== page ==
Are you a budding young photographer looking to make your mark in photography competitions? Whether you’re capturing moments with your smartphone or wielding a DSLR, the secret to standing out often lies in post-processing. From artistic fashion photoshoots to carefully crafted lifestyle photos, you’ve probably seen plenty of gorgeous visuals in magazines or on platforms like Instagram and Pinterest. Of course, what you don’t see is the painstaking editing process behind those breathtaking shots. Most photos you enjoy have gone through some kind of post-processing where they’ve been tweaked to perfection.
Curious how you can refine your visuals yourself? We’ll show you a few popular post-production techniques as well as some processing tutorials you can use to master the art of the edit.
What Does Post-Processing Mean?
Post-processing encompasses every change you make to a photo after you download the RAW file to your computer. It’s the process that takes unrefined images and polishes them into perfect captures.
The fundamentals of post-processing include everything from cropping to sharpening. The type of editing you do depends on the image you’re starting with and what kind of result you’re going for. For example, photographer Brandon Woelfel’s post-processing involves tweaking contrast, temperature, and tints to achieve a whimsical, dreamy look.
Post-processing images generally includes a combination of cropping, correcting colors, adjusting exposure, and making images appear sharper.
Post-processing for photography also includes adjusting specific areas of the images by removing distracting background images (like a trash can from a park scene) or by lightening or darkening different sections. It can also mean blending multiple images together to create a composite—an imaginative image using realistic photos.
What Tools Do You Use for Post-Processing?
Professional and amateur photographers use the Adobe Creative Cloud (which includes Lightroom and Photoshop) for post photo processing.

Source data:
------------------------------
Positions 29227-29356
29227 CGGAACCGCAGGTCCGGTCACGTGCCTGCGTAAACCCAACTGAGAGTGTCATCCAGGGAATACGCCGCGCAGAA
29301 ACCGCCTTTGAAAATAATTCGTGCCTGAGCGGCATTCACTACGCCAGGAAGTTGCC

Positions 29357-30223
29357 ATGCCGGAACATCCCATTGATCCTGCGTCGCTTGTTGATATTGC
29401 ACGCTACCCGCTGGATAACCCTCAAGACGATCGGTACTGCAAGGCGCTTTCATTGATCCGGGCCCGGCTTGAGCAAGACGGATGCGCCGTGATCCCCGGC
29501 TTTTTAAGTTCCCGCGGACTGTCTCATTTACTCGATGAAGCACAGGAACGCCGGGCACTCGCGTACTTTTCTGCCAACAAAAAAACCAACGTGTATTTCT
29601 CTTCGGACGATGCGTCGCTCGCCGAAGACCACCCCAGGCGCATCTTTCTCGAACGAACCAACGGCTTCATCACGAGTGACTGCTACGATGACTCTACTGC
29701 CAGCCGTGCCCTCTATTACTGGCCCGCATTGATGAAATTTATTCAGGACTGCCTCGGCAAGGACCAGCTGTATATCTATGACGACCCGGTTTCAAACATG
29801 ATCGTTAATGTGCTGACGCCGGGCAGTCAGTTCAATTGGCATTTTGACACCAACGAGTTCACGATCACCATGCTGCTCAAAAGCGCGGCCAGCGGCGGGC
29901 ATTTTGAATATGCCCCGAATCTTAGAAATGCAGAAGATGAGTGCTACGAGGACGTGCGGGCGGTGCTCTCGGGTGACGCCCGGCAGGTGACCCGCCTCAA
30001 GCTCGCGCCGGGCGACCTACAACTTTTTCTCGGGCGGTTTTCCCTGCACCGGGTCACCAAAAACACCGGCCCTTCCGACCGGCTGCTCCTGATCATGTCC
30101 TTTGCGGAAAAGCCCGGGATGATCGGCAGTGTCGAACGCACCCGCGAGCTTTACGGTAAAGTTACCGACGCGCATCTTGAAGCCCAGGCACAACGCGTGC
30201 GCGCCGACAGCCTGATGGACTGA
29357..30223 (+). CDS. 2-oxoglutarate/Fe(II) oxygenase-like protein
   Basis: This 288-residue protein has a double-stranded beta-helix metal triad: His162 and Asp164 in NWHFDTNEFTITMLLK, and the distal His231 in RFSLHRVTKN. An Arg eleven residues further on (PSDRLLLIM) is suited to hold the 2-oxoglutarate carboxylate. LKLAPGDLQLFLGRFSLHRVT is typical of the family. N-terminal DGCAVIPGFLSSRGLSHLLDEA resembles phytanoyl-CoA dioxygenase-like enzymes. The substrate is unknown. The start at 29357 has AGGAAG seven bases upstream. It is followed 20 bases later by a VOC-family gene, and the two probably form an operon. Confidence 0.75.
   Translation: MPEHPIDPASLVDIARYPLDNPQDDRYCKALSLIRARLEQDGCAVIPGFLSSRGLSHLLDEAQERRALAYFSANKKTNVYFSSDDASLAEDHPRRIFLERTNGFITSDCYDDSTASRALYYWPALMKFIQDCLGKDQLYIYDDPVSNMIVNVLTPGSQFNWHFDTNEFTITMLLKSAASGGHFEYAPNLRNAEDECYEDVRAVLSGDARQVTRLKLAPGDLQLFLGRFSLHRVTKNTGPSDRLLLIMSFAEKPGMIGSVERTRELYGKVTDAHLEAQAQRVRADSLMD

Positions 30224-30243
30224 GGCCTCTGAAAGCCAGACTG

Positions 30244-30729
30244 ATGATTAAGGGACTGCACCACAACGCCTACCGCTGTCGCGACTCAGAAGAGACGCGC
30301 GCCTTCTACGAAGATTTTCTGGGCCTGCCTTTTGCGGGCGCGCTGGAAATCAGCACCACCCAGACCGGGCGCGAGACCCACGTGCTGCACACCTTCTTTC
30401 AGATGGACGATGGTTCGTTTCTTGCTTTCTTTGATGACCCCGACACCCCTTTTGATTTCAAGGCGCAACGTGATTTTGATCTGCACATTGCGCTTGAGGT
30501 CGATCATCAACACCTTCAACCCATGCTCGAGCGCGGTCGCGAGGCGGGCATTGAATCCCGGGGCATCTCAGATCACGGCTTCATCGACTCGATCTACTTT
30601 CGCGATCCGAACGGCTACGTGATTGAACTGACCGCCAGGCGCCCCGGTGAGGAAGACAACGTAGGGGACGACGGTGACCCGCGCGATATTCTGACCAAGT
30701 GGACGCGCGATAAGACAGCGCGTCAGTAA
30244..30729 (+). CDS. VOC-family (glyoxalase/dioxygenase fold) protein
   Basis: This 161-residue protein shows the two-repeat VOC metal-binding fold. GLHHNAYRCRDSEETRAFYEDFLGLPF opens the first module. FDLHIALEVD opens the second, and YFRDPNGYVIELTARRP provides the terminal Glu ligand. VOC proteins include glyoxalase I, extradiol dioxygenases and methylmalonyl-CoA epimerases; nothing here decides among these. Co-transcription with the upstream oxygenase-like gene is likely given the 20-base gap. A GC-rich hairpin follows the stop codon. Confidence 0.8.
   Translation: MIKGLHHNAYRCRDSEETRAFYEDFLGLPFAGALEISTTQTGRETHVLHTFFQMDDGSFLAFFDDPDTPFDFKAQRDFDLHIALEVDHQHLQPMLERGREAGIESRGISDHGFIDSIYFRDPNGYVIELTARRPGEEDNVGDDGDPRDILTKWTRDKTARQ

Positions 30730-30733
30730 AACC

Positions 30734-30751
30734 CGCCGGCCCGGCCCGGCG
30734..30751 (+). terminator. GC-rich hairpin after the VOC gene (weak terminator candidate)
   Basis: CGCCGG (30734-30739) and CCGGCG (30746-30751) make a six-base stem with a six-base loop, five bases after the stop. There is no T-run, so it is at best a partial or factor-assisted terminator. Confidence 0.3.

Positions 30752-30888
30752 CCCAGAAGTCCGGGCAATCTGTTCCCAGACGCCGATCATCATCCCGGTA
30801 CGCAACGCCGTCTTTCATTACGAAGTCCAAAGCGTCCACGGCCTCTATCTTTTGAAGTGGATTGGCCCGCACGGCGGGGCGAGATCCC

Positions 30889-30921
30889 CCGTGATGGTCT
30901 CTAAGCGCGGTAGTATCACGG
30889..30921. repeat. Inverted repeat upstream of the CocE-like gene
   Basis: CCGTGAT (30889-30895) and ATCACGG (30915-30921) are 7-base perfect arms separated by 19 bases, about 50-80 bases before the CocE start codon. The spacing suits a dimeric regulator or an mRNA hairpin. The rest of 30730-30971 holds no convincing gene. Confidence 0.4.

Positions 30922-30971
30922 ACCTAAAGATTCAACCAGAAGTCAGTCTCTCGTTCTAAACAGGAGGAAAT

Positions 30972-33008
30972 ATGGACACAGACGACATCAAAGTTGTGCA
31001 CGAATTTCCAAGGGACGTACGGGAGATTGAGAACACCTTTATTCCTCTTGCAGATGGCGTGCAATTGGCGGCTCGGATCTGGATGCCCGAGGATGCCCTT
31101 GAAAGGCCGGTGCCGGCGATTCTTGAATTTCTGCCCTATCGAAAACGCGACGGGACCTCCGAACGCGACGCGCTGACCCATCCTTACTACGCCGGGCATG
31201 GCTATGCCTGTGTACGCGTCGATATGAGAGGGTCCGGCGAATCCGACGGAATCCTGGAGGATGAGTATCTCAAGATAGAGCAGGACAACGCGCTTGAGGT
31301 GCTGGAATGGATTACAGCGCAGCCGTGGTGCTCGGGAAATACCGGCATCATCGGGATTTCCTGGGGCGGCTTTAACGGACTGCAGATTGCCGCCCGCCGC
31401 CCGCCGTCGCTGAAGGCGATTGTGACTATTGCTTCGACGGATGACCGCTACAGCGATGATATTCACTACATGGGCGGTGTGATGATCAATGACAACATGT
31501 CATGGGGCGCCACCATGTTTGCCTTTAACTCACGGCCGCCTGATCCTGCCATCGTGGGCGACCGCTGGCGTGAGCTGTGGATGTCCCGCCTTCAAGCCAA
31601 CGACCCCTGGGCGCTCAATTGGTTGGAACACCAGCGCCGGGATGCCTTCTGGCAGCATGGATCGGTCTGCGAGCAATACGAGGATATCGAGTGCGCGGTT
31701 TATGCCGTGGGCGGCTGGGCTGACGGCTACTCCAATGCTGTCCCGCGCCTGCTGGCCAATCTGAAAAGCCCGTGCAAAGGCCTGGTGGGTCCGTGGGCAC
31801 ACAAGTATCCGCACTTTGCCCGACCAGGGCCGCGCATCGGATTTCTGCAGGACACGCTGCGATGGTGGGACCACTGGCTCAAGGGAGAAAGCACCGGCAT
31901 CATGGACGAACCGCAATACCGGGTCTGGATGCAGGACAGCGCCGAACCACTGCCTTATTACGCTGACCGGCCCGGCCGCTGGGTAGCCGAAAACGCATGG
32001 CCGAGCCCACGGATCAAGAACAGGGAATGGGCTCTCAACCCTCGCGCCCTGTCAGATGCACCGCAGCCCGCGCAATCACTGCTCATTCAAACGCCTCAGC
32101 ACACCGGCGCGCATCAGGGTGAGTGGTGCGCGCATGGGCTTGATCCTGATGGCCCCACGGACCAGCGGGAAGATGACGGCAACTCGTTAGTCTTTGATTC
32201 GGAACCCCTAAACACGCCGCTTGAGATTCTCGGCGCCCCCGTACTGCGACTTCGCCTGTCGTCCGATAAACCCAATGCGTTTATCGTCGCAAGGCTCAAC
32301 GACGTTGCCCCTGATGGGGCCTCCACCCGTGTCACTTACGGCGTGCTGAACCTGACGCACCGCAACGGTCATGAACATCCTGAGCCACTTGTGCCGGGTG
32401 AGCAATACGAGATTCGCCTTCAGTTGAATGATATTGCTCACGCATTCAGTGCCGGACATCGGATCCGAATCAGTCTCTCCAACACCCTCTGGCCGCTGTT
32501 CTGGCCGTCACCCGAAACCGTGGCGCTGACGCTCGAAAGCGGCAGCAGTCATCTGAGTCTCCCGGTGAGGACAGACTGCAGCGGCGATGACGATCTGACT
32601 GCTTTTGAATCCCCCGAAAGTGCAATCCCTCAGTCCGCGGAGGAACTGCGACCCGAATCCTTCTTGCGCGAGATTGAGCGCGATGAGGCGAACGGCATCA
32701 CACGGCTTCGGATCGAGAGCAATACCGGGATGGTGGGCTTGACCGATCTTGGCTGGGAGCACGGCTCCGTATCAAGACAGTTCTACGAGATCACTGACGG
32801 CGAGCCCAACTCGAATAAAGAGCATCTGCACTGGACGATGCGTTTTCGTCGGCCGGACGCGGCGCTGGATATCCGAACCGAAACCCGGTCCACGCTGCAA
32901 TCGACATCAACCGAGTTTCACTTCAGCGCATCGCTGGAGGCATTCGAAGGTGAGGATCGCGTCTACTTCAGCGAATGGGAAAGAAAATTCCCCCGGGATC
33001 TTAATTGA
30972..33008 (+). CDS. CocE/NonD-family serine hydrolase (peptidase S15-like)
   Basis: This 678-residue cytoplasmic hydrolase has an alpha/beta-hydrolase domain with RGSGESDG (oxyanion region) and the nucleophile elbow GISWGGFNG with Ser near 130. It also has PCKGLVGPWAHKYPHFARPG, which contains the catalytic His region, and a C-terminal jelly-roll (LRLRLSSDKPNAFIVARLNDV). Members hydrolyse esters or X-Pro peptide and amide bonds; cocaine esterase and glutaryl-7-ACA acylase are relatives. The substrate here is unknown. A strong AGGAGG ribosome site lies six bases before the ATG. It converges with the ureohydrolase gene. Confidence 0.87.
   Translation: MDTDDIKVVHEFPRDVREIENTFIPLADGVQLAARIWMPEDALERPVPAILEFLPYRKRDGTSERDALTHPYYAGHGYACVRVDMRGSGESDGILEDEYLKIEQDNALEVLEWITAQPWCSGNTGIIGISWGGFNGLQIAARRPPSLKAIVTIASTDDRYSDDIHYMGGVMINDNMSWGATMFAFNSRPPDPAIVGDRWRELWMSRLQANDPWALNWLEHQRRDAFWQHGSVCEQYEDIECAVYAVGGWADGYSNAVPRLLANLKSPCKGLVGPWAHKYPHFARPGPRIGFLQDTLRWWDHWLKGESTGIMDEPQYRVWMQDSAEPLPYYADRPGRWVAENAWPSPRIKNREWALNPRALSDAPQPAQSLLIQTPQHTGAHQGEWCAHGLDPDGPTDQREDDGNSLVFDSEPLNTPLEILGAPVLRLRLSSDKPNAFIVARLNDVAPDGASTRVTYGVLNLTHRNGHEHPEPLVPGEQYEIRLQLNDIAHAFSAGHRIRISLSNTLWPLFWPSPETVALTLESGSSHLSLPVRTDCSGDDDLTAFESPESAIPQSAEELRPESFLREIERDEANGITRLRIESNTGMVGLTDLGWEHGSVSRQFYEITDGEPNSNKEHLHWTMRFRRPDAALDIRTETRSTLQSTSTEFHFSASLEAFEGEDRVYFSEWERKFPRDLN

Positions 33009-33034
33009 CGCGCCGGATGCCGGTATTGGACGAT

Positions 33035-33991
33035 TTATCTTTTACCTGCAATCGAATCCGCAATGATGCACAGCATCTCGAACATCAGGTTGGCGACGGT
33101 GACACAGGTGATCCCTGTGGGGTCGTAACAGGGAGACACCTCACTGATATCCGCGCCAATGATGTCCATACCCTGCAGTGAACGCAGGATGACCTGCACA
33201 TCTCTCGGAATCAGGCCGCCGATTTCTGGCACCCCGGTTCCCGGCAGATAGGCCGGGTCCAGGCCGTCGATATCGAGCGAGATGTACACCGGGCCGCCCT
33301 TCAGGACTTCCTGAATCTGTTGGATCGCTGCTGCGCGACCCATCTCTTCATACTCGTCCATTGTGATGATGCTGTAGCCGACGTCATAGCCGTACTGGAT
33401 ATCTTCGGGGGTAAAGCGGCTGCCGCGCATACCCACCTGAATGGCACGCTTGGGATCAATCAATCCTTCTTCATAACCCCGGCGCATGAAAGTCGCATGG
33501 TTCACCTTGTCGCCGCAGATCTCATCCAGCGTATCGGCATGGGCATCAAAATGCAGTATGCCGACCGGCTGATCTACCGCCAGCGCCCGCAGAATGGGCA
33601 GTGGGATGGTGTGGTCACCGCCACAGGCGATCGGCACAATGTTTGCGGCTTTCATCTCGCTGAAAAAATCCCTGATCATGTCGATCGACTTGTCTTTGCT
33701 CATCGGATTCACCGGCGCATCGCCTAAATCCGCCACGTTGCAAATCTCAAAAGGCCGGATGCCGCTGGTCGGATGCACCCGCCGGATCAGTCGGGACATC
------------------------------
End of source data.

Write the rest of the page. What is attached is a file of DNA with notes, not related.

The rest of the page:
Some photographers will use different plugins and presets to make the editing process faster and easier. Photographer Jellis Vaes recommends quite a few plugins for beginners.
How to Post-Process Photography
The way you post-process photography will depend on your image and your desired end result, which means there’s a lot of room for creativity here.
But, if you’re looking for a starting point, we’re covering some of the most common types of photography edits that happen in post-processing.
Adjust Colors By Changing White Balance, Saturation, and More
Color is what makes your images sing. Bright colors like a yellow horizon or pink glow might make a photo feel optimistic, while dark colors create a moodier vibe. Adjusting specific colors gives you the control to convey specific feelings.
Lightroom has a panel for hue, saturation, and luminance where you can make these types of changes. Adjusting the hue slider can change the exact shade of a color (like going from black to grey) while sliding the luminance changes the lightness or darkness of the shade (like the difference between slate grey and blue grey).
Sharpen the Image
Sharpening your photo makes it pop. You can also give your photos a crisper appearance by sharpening them. In Photoshop, you’ll go to the filter menu, choose “Sharpen,” and then select “Unsharp Mask.” You can use those sliders to adjust the sharpening effect.
Skillshare instructor and professional photographer Daniel Gastager uses a more advanced technique called focus stacking, where he layers multiple identical photos together in Photoshop to reveal the sharpest parts of each photo. To do this, click “File,” then “Scripts,” and then “Load File to Stack.”
“There’s no exactly aligned image when you use two different focal points, and it’s the reason why we need Photoshop to overcome this issue,” says Gastager in his Skillshare class.
Watermark Your Work Before Sharing
When you’ve worked hard to perfect a photo, you want to make sure you get credit for your work.
Photographers advise adding a watermark to any professional shot you share. To make a watermark, take the PNG file of your logo and create a new layer in Photoshop. Then, size and position your logo in the layer and add a transparent background. Once you have that saved, you can insert the watermark into any photo you need to. Use temperature and tint sliders to adjust the white balance of any shot in Premiere Pro. You can also adjust the exact exposure, contrast, and saturation of any shade.
Be Proud of Your Hard Work
With these post-processing tips in your toolbox, you’re well-equipped to enhance your photography competition entries. Remember that photography is not just about taking pictures; it’s about telling a story, conveying emotions, and leaving a lasting impression.
We can’t wait to see your enhanced photographs in future competitions. Keep practicing, stay creative, and keep the passion for photography alive!
Happy shooting and editing!